Good Ideas For Better Real Estate Blogging – Series Part 2

Better Real Estate Blogging Part 2

Continuing in this helpful real estate blogging tips series, we’re going to cover more subjects to get you quick blog topics you can explore.

You know how to effectively address your buyers’ and sellers’ most common questions and fears when they speak or meet with you, but are you doing enough for the in-between time? They are online and doing a lot of research before they get to a buying or selling point. By posting often, they can find your information much more easily.

That’s why your real estate blogging efforts are so key.

In this next section, we’ll be addressing information that can be considered community or neighborhood-centered.

 

Home Search Helpful Info

Many who report on the state of the real estate business write on topics of mostly national interest.

This leaves a gap regarding locally-focused news and updates.

If you can fill that void, guess who will receive the search attention and website traffic?

You can be the source of good local market info and feed the hungry audience!

 

Here are your next blog topic suggestions:

– Curate a weekly list of open houses in your market.
(If they don’t buy your listing, they may buy another so it’s a potential sale either way.)

Encourage questions.

– Make a list of listing stats broken down by neighborhoods that are important to your audience.
If you’re really ambitious, you can compose an expose’ of one community at a time.

– Why not mix up the approach a bit and create a list of the top reasons not to buy a home in the local community?

For example you might write: “Don’t buy in (name of community) if you enjoy long commutes, run down public
facilities and unresponsive local governments…”

That type of writing catches attention because it boldly disrupts our regular reading and thought patterns.

– Make two home inspection mini-guides; one for buyers and one for sellers and make a printed version available at
your office.

Remember to encourage interested website visitors to post questions or better yet, stop by your office so you can answer the questions face-to-face.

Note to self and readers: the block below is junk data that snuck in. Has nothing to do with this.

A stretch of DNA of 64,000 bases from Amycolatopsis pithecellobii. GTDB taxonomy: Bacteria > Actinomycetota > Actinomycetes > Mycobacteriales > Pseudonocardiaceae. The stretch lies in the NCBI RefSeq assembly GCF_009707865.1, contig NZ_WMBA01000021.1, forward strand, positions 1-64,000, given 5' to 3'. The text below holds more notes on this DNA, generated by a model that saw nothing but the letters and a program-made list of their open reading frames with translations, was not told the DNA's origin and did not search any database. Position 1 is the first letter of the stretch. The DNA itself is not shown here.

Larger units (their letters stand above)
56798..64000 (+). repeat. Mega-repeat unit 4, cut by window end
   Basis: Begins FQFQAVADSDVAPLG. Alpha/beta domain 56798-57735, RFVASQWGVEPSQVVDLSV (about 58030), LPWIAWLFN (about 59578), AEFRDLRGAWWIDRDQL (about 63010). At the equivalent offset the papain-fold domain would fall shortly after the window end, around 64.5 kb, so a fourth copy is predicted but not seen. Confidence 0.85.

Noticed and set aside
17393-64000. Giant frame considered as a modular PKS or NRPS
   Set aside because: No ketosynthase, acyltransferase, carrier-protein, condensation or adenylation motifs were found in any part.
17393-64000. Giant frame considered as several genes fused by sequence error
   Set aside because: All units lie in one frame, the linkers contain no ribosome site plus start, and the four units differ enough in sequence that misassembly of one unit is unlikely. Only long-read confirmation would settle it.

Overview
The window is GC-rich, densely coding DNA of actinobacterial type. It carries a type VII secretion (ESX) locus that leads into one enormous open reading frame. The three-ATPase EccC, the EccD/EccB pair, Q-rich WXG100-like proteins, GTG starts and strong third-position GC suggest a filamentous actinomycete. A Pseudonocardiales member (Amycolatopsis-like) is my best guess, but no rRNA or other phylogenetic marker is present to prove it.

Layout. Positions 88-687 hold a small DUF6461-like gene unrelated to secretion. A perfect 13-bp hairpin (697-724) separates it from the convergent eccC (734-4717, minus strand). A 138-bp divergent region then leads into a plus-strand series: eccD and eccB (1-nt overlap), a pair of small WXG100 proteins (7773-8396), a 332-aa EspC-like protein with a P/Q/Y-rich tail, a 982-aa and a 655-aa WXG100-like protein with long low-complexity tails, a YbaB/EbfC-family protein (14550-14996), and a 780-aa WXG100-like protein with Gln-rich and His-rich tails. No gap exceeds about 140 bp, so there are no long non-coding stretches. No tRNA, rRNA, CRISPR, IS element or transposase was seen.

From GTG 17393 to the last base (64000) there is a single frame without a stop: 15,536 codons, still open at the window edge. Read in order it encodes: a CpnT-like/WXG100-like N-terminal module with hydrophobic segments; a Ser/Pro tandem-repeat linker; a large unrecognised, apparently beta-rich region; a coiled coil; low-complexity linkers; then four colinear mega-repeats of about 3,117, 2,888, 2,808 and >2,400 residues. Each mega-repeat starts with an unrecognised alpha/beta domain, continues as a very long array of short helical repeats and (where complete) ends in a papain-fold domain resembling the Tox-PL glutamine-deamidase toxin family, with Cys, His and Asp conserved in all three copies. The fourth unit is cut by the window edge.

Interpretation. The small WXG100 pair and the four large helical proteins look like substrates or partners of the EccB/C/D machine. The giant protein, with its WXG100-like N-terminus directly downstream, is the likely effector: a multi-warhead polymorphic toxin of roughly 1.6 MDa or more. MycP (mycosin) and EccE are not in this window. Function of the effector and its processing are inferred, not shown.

– Interview the Mayor or other important local figure – maybe a combination or a few – about the top three reasons
to live in their city.

– Talk about your city’s history – who has lived there and when?

Most places have several very interesting historical or important figures or events that occurred.

Some locations have a prominent place in history. Newcomers and visitors to the area could find this information fascinating and could influence their buying decision.

 

New To The Neighborhood Checklist

– Create an ultimate, handy emergency contact list that every homeowner would love to have on their refrigerator or
other central place in their home.

The list could save them time in an emergency, and is something you can brand with your office information.

We’ve come to the end of this segment.

We hope you’re getting value out of this tips series.

Some of these topics may not be new to you, but hopefully there are a few that you may not have previously considered.

(In a time crunch? – Part-timers and students love to get this kind of work, so let them do the fact-finding and gathering for
you.)

Coming up next week will be our article post on creating local lists.

It’s the final segment in our series, so make sure you come back and learn how lists can make your local area real estate blogging less of a chore.

Mike Corgiat
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